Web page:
In addition over a long period of time, pools break. $900 a year doesn’t include major repairs due to age. So the cost number is probably much higher over a long period. Still there are some worlds where these two major costs would be offset by buying a home with a pre existing pool.
Short Term Purchasers Need Not Apply
But there is a key phrase in that last statement, the long term. The only way you could ever break even on a major purchase like a pool would be if you use it year in and year out for the long term. The problem is, how likely is it that we will be using the pool 5, 10, or 15 years in the future?
The Desire to Have a Pool Wanes
15 years from now our kids will be in college. Our key use case for having a pool would no longer even live with us. In investigating this piece this theme seemed to reoccur with everyone we spoke with that had their own pool. They bought the pool and it was a family focus for about 2 -3 years. Then slowly life happened. After a few years it just became another chore that they had to deal with. Needs and wants change over time.
Cost to Get Rid of a Pool
And removing it after you are done can be a big deal. We actually did almost buy a house with a broken pool a few years back. Not because we wanted the pool but because we wanted the property it was on. Ultimately we backed away, with one of the reasons being the pool. It was too far gone to repair and to fill it in was tens of thousands of dollars. Closing out a pool for good that you installed and then changed your mind can cost as much as the pool was to build. Installing a pool is not a decision to be taken lightly.
Anyway, if you can’t tell my decision is fairly firm in favor of not buying one. But back to that friend with the pool. There are in fact 2 friends.
The Tale of 2 Friends with Pools
Our first friend had a pool and lived in a similar climate to our own. He bought a house with a pool. It worked for a while until he had kids. Then they sold their house primarily because they were afraid of the dangers of small unattended kids and pools. Like us he now has a pool membership. Given some of the mid size repairs he did on his old pool he notes the cost of the pool membership is significantly cheaper for him.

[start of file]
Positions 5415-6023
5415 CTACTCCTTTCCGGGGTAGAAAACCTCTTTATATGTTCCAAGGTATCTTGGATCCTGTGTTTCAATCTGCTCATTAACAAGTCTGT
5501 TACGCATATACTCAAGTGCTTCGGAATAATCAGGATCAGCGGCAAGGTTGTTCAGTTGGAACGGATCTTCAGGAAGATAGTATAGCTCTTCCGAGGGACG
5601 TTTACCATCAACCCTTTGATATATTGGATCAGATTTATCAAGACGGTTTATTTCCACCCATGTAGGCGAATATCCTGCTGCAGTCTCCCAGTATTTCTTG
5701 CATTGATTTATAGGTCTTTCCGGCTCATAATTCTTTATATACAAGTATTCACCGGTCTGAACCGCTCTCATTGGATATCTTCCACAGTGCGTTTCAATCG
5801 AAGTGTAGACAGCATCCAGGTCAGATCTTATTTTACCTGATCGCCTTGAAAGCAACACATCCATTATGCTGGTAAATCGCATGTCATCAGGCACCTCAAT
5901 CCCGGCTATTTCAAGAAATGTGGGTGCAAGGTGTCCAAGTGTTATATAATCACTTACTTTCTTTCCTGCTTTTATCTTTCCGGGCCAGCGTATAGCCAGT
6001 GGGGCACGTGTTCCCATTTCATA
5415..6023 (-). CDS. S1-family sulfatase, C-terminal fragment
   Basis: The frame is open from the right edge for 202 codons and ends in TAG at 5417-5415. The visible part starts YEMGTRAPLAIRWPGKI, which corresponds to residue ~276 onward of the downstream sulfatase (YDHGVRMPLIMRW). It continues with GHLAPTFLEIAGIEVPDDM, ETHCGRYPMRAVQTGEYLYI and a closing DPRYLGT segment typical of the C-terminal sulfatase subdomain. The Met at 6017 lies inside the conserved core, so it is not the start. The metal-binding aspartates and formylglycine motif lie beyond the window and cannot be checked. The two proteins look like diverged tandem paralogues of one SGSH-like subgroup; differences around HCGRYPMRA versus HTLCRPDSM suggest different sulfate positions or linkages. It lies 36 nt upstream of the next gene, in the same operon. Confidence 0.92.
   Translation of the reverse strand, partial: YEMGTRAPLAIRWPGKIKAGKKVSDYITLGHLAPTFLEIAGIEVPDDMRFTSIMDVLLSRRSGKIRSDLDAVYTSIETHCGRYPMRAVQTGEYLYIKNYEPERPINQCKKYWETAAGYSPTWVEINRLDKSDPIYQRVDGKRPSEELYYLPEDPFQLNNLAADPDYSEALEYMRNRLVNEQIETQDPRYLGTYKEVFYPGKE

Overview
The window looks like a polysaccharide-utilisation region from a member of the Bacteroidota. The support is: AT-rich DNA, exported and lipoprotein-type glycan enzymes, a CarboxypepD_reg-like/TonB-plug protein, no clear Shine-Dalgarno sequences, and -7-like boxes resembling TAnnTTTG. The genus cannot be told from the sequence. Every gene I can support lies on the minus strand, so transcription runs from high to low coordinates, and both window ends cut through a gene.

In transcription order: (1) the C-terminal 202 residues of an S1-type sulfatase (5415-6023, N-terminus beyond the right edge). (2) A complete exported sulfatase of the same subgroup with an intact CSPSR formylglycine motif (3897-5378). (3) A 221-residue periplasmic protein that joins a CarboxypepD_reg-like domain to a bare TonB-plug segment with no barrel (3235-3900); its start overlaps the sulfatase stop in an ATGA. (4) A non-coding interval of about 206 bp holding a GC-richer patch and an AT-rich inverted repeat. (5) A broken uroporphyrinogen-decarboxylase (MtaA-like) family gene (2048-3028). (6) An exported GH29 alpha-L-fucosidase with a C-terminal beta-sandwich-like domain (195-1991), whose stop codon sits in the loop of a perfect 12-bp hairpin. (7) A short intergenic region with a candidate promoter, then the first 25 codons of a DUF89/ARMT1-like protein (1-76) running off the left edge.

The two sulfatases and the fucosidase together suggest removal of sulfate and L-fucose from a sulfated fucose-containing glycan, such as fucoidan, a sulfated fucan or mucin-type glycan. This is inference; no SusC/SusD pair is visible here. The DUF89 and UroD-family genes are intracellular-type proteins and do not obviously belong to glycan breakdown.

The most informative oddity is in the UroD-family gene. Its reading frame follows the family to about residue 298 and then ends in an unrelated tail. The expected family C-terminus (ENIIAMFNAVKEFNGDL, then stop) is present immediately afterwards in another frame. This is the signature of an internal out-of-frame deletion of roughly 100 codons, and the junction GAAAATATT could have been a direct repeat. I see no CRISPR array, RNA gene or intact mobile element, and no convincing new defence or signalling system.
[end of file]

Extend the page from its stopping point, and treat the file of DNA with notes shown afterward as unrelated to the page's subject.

Our second friend still has one he purchased. However, he lives in a place where he nearly can use it year round. Add to that it is a moderate size above ground installed in his heated garage so he basically uses it every day of the year and it would be easy to remove if he changes his mind. Also, he is the primary user of the pool not the kids so longevity is less a question. Finally, he is a good hour drive away from any sort of public pool. He is more then happy with his purchase because it fits his values and his situation.
As With Anything The Real Answer is Person Specific, But You Need to Look Before You Leap
Honestly friend one inspired this post. But in writing this one I was thinking more about how things are working for the second friend. The interesting thing being that even if you value something, it may only be worth doing if there are significant hurdles to alternatives. In the case of friend 2 the drive makes in unrealistic to go for any type of regular swim. I also know he personally likes to swim in addition to the kids. That means he will likely find value for the long term. Combined what would be a firm no for us, works for him. Every choice in life, afterall, is situation specific. Buying a pool matches his situation.
Do you own a pool?